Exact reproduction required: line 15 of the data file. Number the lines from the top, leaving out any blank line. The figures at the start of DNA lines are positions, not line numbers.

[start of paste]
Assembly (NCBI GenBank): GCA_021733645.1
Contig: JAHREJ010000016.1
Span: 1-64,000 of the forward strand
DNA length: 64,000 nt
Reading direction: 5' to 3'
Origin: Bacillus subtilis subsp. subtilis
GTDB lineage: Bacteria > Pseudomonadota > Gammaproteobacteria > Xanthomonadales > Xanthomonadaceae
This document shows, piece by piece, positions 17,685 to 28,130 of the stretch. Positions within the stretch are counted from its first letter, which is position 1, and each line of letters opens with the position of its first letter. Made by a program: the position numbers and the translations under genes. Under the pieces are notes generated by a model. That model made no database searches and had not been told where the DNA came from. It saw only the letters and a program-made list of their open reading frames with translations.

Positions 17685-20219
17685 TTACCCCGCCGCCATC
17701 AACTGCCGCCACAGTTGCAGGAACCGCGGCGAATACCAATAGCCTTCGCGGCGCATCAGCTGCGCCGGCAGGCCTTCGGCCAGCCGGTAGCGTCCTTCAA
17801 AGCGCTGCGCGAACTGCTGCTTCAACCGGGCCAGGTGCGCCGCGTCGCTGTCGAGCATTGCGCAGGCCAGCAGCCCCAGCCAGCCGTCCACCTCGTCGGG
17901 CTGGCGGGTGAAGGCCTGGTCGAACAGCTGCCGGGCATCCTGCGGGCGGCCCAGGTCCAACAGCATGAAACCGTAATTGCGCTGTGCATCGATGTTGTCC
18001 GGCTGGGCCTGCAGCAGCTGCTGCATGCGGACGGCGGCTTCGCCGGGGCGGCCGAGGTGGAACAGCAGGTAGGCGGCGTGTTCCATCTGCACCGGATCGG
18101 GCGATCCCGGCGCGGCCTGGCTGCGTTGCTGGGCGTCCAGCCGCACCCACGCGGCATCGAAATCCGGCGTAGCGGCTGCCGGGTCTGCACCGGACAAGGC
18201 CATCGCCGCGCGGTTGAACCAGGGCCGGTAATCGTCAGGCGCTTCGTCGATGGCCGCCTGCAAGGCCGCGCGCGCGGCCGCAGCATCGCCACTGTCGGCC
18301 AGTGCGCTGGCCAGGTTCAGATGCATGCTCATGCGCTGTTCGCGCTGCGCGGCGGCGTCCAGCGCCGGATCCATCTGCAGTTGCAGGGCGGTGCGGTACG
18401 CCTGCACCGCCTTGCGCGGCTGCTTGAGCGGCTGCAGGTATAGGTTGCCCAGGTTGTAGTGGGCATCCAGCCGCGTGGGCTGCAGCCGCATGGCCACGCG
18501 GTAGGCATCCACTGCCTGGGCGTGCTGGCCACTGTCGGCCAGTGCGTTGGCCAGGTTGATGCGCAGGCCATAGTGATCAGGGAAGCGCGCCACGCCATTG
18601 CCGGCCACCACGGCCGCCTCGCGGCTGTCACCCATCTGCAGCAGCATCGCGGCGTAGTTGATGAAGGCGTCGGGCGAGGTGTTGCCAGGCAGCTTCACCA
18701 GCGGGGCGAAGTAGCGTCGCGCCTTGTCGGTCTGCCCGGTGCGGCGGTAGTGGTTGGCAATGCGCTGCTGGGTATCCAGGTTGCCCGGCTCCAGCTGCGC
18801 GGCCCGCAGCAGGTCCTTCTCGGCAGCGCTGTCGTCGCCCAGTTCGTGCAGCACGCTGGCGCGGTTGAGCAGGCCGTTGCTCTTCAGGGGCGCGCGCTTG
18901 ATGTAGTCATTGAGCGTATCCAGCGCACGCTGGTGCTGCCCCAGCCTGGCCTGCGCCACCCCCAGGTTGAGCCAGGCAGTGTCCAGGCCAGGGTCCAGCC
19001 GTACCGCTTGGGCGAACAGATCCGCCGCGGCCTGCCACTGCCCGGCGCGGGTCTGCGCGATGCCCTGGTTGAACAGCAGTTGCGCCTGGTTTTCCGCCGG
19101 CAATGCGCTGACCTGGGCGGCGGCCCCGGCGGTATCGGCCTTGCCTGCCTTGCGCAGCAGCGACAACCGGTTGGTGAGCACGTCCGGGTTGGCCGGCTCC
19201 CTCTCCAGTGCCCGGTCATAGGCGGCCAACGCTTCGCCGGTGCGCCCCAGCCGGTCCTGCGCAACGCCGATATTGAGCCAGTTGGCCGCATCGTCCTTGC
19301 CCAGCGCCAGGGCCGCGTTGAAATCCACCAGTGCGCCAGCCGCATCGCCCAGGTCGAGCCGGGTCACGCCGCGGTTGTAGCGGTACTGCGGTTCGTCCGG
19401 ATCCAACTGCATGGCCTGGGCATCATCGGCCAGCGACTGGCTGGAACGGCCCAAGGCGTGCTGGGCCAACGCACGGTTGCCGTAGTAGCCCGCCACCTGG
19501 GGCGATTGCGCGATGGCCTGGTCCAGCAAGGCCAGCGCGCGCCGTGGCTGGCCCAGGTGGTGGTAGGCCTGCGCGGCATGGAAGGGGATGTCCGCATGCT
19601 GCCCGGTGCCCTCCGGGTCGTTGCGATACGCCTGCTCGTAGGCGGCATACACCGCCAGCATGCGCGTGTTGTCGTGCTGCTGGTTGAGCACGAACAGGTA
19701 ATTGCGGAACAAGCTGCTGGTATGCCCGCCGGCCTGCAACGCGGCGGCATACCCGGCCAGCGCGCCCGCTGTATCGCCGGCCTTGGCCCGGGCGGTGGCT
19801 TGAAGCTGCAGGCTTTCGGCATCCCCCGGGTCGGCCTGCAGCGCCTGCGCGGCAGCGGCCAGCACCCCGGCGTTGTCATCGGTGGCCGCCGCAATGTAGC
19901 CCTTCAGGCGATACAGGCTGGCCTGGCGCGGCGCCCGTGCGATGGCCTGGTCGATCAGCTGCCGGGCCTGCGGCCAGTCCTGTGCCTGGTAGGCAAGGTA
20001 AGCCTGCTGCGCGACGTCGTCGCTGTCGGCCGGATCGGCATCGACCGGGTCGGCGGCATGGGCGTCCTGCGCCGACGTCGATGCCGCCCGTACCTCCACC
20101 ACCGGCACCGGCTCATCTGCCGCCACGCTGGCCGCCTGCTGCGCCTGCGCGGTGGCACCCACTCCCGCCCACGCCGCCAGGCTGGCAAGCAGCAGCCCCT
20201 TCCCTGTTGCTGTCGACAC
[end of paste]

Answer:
18101 GCGATCCCGGCGCGGCCTGGCTGCGTTGCTGGGCGTCCAGCCGCACCCACGCGGCATCGAAATCCGGCGTAGCGGCTGCCGGGTCTGCACCGGACAAGGC